Pro tip: Don't buy a Chromebook on Black Friday or Cyber Monday without checking its expiration...

Ravalo

TS Booster
So that google isnt stuck supporting 10 bajillion devices like MS does. All that backwards compatibility costs $$$ and bloats the OS, and as Windows 10 has shown, once it adds up and something goes wrong it can take forever to fix.

After 5 years, batteries are starting to get worn out anyway, and considering how cheap chromeOS laptops are compared to even cheap windows laptops, the hardware difference after 5 years is usually worth the upgrade anyway.

Besides, its not like they completely stop working anyway. You can usually get another 2 years after the last update before things stop working. How many people do you know still using 8+ year old laptops.
I still used my old laptop from 2011 (intel atom n570, 2 gb ram, 320 gb hdd, intel gma 3150 graphics, etc) for quite some time until like 4 months ago when I left it on top of my brother’s xbox one (the laptop wouldn’t charge or turn on)

It still ran windows 10 just fine (w/updates) and could run it even better with some tweaks, so it would be a great affordable school laptop

Sadly it died so I couldn’t sell it for 100$
 

Squid Surprise

TS Evangelist
I don't understand what that comment is supposed to mean but I do fear I have been misjudged here. I use a windows computer for work. I'm not here blasting windows. If an average reader without any knowledge of these facts and reads an article that says 'don't get this because you will not be secure', they will say hey I don't want that because of viruses. And they believe it even more so because you say 'pro tip'. When all of that is untrue. Last time I trust myself, you will not be unsecure if your Chromebook does not have the latest update. The writer knows people will automatically assume it's dangerous if he says pro tip it's not secure. Either he has an agenda to persuade users to a specific device or he does not know these facts, and in that case should definitely not be saying 'pro tip'.
I think the problem here is your misunderstanding as to the meaning of the word "secure". "Security" doesn't just mean from viruses! In fact, viruses (as has been posted here already) are pretty rare on any OS nowadays. Malware is the biggy, but ransomware, 0-day exploits, etc are still out there - and get discovered fairly often - hence the necessity of SECURITY patches. Once an OS is no longer supported (see: not receiving SECURITY patches), it, by definition is not as secure as it once was.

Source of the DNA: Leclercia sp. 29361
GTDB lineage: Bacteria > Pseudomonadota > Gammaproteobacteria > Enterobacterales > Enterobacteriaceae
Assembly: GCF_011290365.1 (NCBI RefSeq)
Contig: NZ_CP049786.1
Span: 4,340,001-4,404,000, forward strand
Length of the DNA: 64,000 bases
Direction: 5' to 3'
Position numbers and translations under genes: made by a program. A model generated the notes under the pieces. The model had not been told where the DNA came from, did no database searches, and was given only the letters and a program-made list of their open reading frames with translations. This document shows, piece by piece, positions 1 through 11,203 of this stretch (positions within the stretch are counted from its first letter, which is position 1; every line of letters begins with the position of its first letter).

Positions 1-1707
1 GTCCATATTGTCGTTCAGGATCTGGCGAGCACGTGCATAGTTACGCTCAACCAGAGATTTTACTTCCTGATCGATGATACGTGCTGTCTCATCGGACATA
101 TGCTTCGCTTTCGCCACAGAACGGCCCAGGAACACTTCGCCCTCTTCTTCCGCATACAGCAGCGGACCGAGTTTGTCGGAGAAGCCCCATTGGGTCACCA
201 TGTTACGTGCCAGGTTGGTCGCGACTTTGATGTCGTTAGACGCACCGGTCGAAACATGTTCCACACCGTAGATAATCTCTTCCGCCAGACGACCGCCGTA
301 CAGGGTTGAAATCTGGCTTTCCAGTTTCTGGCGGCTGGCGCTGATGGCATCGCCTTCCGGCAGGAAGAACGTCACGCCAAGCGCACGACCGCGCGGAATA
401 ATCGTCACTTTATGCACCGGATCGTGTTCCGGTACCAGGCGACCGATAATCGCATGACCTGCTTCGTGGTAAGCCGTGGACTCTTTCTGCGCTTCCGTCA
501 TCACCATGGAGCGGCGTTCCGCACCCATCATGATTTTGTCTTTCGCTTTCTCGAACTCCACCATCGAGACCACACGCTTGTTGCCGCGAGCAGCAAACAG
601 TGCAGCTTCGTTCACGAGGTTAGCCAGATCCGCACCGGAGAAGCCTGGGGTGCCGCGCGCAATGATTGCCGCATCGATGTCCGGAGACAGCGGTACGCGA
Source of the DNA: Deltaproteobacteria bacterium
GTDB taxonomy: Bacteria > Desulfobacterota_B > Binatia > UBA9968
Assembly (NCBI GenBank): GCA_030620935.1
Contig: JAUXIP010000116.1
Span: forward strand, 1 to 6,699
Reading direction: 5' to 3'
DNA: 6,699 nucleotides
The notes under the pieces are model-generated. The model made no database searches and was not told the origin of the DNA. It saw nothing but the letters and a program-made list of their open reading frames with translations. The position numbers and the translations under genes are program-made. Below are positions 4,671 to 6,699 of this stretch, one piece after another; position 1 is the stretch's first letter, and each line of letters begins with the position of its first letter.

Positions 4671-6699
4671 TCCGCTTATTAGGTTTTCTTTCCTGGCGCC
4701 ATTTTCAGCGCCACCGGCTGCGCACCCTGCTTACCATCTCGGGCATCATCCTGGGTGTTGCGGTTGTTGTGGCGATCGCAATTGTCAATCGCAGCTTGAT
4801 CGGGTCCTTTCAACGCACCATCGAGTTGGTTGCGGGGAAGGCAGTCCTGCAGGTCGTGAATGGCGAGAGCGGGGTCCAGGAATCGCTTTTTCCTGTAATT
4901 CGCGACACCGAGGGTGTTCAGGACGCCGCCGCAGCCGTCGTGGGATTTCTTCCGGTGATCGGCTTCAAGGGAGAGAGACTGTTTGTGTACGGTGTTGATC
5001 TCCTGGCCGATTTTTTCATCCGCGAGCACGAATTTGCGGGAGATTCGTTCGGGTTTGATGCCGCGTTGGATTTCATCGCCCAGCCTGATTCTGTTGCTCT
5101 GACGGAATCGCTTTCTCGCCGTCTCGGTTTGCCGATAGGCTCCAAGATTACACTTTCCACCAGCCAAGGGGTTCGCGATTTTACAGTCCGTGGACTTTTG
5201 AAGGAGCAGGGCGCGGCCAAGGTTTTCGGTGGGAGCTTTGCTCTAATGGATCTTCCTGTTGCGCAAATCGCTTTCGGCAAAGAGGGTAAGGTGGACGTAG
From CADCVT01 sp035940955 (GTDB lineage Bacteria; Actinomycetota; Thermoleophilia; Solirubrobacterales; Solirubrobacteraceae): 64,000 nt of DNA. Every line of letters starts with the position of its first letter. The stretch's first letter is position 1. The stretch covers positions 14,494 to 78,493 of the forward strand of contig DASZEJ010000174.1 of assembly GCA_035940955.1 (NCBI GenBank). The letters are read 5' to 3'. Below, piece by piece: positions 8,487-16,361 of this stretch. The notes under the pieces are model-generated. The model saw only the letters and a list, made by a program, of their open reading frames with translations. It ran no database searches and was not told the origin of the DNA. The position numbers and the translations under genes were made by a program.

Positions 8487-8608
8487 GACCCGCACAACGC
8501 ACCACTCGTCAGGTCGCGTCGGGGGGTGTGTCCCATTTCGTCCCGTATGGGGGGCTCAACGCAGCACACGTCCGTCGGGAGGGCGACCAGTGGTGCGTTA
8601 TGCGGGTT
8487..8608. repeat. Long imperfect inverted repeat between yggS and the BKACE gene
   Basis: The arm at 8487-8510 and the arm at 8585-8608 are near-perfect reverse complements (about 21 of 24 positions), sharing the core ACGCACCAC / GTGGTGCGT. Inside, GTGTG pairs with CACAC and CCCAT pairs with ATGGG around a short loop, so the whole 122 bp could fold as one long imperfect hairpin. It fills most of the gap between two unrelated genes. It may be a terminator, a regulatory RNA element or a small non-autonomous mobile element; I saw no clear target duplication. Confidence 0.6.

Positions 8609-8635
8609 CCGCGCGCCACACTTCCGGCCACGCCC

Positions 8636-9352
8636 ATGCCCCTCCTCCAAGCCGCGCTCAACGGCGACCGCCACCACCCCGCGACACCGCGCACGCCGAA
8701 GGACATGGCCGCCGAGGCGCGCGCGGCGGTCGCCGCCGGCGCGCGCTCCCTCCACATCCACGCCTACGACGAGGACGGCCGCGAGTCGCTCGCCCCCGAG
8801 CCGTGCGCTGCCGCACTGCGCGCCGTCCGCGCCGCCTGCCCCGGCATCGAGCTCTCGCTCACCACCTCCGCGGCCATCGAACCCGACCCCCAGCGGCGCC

There is NO SUCH THING as a 100% secure device. All we can do is strive to make them as secure as possible. Hopefully this helps you understand a bit more...
 
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mbk34

TS Member
As you say, nothing is 100% safe but I tried to find an occurrence of a Chromebook being taken over by Malware, ransomware etc and couldn't find any. I believe Google has offered a substantial bounty to anyone who could hack into a Chromebook but I believe the $3m reward stands unclaimed. That all sounds pretty secure to me.

Out of mild interest, how many folk on here still run a laptop that's 6.5 years old? Technology moves so fast it would be a bit like running a Ford model T on the roads. Even the expected lifespan for laptop batteries is only 4 years or 300-500 charges if you don't use it that much. Perhaps a better, less biased, title for the article should be "Don't buy ancient laptops for Christmas".
 

Squid Surprise

TS Evangelist
As you say, nothing is 100% safe but I tried to find an occurrence of a Chromebook being taken over by Malware, ransomware etc and couldn't find any. I believe Google has offered a substantial bounty to anyone who could hack into a Chromebook but I believe the $3m reward stands unclaimed. That all sounds pretty secure to me.

Out of mild interest, how many folk on here still run a laptop that's 6.5 years old? Technology moves so fast it would be a bit like running a Ford model T on the roads. Even the expected lifespan for laptop batteries is only 4 years or 300-500 charges if you don't use it that much. Perhaps a better, less biased, title for the article should be "Don't buy ancient laptops for Christmas".
So here's the thing...

That's just one... and if your chromebook has "expired", you don't have access to the fixes to many of them....
 

Squid Surprise

TS Evangelist
That's an interesting vulnerability but I still don't see any instances of any actual Chromebooks being taken over by this or indeed any other form of malware.
It's great that you don't see them.... but that doesn't mean that they haven't...
________
"We don't expect the vulnerable signatures to have been exposed broadly as they will usually be passed across HTTPS connections," Google said, about the chances of attackers intercepting the data needed for attacks while in transit across the internet.

"However, since the signature is not considered sensitive in the U2F [Universal 2nd Factor] protocols, it would be inadequate to assume that no signatures have been observed or logged / stored in locations where they still may be retrieved from," Google also added.
________

So, you know when you hear about massive databases of ill-gotten user/passwords? It's vulnerabilities like this that often lead to people making them....

And very few vulnerabilities let someone "take over your computer"... what they do is let a hacker steal information most of the time - naturally, most of the victims never even know they've been hacked...
 

mbk34

TS Member
Massive databases of usernames and passwords are normally gathered by phishing attacks. It requires minimal effort as people simply type their data in without thinking. Occasionally hackers might be able to exploit system vulnerabilities with SQL injection attacks but this requires more effort. At the other end of the scale is trying to attack an operating system that is known to be secure just to grab one persons data - it just isn't worth it. The fact you couldn't find any instances of Chromebooks being compromised suggests it hasn't happened. Also, the fact that no-one's claimed the £3m prize from google for hacking a Chromebook also tells us they're still secure.